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Art and Design & Art History

Citing Images - The Basics

Giving proper credit for images has two parts: a caption with the image itself, and an entry in your bibliography/ cited references list. Where the image appears, write a descriptive caption indicating the source of the image. Then create an entry in your bibliography.

While most citation styles do not give a rigid format for citing images, you can construct informative citations based on some or all of the following elements:

  • Artist's name (if known)
  • Title of the image (if known; if not, create a description & place in square brackets)
  • Institution where the photograph or original artwork is held (if applicable)
  • If taken from a book or journal: all the usual citation information – refer to the appropriate style guide
  • If taken from an online database: aatabase name, date of access, URL (if applicable)
  • If taken from the Internet: title of website (if it has no title, create a descriptive one and place in square brackets), date of access, URL

Concentrate on creating the best citation you can given the information you can locate. The intent is not to frustrate you with intricate rules, but to give you guidelines so that you can provide your reader with enough information that they can track down the original image if they so choose.

MLA 8th edition Works Cited Examples:

Creator Last Name, First Name. "Title of Work." Name of Website or Database. Date Accessed, URL.

Adams, Clifton R. "People Relax Beside a Swimming Pool at a Country Estate Near Phoenix, Arizona, 1928." Found, National Geographic Creative, 2 June 2016,

For an Image (Painting, Sculpture, or Photograph):

Creator Last Name, First Name. Title of Work. Year. Institution and City. Name of Website or Database. URL. Date Accessed.

Klee, Paul. Twittering Machine. 1922. Museum of Modern Art, New York. The Artchive, Accessed May 2006.

IEEE Citation Example

Example: Figures from another source

To create a citation for a table, chart, or image within the list of references, list the reference number and cite according to the format for the type of source where you found the image (e.g., image found in a journal would be cited in the journal article format).

In-text citation example:

The evolution of Harvard's RoboBee project is seen in [2, Fig. 1].


[2] B. M. Finio and R. J. Wood, "Open-loop roll, pitch and yaw torques for a robotic bee," 2012 IEEE/RSJ International Conference on Intelligent Robots and Systems, Vilamoura, 2012, pp. 113-119. doi: 10/1109IROS.2012.6385519

Note: if you create your own figure or table, you will refer to it in the main body of the paper. You will not have a reference.

Copyright vs. Permissions vs. Creative Commons

The guidelines offered here should be taken as suggestions, not as legal statements.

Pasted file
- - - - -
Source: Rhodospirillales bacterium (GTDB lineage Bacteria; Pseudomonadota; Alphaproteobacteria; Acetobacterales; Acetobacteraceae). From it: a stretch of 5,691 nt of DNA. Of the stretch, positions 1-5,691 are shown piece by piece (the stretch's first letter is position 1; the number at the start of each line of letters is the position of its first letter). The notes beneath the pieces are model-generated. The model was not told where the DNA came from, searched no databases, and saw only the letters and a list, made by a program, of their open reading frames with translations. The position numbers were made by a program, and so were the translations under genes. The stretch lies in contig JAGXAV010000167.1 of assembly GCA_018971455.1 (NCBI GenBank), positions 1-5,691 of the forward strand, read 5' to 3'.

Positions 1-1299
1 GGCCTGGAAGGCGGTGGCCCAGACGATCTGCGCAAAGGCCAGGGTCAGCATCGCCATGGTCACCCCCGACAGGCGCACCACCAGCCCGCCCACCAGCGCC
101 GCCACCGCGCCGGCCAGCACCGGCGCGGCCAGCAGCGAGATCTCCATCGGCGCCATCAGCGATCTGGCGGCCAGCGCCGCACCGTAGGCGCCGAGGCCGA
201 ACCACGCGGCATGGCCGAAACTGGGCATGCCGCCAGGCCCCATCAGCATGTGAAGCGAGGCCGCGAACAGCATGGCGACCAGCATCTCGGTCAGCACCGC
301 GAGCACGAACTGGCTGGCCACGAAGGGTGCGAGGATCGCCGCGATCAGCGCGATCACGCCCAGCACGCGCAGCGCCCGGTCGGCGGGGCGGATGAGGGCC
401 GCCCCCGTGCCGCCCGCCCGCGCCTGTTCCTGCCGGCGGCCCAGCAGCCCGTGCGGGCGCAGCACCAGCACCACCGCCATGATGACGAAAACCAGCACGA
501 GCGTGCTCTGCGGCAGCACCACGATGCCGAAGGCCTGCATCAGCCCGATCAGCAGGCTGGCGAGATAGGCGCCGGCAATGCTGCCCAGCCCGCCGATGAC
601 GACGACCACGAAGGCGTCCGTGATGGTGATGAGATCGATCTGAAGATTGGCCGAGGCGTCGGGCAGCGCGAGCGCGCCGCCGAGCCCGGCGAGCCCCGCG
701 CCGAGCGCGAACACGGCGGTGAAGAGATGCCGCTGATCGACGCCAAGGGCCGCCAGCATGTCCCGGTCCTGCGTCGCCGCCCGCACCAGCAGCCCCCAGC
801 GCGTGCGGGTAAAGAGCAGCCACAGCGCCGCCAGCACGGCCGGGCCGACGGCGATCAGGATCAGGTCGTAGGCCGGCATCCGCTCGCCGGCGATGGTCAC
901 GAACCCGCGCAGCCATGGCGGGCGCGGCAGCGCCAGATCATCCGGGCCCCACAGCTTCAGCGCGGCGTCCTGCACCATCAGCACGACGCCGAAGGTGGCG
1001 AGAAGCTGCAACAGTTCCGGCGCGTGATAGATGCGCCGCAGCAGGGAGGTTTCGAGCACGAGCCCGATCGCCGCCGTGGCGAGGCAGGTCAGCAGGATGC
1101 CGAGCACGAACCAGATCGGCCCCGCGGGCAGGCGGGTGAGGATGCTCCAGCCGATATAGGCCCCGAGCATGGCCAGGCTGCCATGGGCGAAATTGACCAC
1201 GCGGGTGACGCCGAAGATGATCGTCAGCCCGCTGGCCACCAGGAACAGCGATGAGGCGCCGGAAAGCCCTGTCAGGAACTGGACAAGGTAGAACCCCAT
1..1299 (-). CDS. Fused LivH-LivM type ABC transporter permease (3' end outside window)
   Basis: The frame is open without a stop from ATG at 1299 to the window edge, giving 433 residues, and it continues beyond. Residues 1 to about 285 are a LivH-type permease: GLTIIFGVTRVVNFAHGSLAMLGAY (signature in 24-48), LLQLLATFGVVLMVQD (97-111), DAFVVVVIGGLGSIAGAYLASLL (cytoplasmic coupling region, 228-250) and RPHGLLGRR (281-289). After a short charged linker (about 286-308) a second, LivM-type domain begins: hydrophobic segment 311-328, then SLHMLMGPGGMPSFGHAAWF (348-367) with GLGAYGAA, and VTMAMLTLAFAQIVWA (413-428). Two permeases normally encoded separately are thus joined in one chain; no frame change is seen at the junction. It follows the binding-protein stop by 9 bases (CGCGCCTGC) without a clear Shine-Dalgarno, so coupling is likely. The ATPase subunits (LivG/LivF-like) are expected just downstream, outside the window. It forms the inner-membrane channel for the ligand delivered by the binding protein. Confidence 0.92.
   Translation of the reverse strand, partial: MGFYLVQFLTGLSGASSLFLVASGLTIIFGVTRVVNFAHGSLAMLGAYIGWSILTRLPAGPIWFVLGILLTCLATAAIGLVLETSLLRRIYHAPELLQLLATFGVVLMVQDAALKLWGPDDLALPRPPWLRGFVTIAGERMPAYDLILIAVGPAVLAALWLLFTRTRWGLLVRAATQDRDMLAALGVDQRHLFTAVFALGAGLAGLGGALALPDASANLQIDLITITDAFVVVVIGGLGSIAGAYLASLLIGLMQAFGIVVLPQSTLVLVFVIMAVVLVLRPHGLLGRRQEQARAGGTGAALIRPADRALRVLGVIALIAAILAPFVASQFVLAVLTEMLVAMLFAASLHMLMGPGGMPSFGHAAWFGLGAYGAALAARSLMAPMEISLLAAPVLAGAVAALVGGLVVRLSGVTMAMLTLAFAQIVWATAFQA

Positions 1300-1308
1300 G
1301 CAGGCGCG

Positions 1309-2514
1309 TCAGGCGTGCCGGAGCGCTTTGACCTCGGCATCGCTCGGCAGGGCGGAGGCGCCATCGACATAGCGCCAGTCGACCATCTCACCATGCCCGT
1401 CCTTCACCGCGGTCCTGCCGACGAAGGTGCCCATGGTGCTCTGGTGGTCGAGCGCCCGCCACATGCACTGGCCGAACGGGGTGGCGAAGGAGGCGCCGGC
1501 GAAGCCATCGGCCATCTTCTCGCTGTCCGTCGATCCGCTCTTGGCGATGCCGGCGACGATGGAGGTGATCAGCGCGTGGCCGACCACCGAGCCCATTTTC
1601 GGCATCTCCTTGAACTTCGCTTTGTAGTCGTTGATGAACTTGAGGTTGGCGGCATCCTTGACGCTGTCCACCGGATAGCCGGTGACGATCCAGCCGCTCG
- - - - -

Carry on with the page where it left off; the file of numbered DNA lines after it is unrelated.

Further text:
Copyright and Fair Use

The re-use of images for educational purposes (not including print or electronic publication of any kind) is generally considered acceptable under the terms of fair use. If you wish to publish images online or in print, even if for educational purposes, you will first need to determine whether or not the image is protected by copyright, then find out how to get copyright clearance.

Password-controlled web sites with access limited to the Cal Poly community generally fall within the bounds of educational fair use.

Permissions and Licenses

You may also need to obtain permission to publish from the institution that owns the image in question, whether or not the image is in the public domain. This is particularly the case for images found in licensed databases, such as ARTstor. ARTstor has a very clearly-worded permissions statement, as do other licensed databases. In most cases, you will need to write to the institution that owns the physical image (that ARTstor, for instance, includes) and request permission to publish it. There is often a fee associated with acquiring permission to publish.

Example of a museum statement on rights, terms and permissions of image use for works in its collections:

Metropolitan Museum of Art, New York, New York

Creative Commons

Creative Commons "provides free tools that let authors, scientists, artists, and educators easily mark their creative work with the freedoms they want it to carry." You can use CC to change your copyright terms from "All Rights Reserved" to "Some Rights Reserved." 


The Public Domain

Works in the public domain are not protected by copyright, trademark, or patent laws, which means you can use them without permission. Generally, it's works published in the United States before 1924.

Learn more about public domain at the Stanford Copyright and Fair Use Center.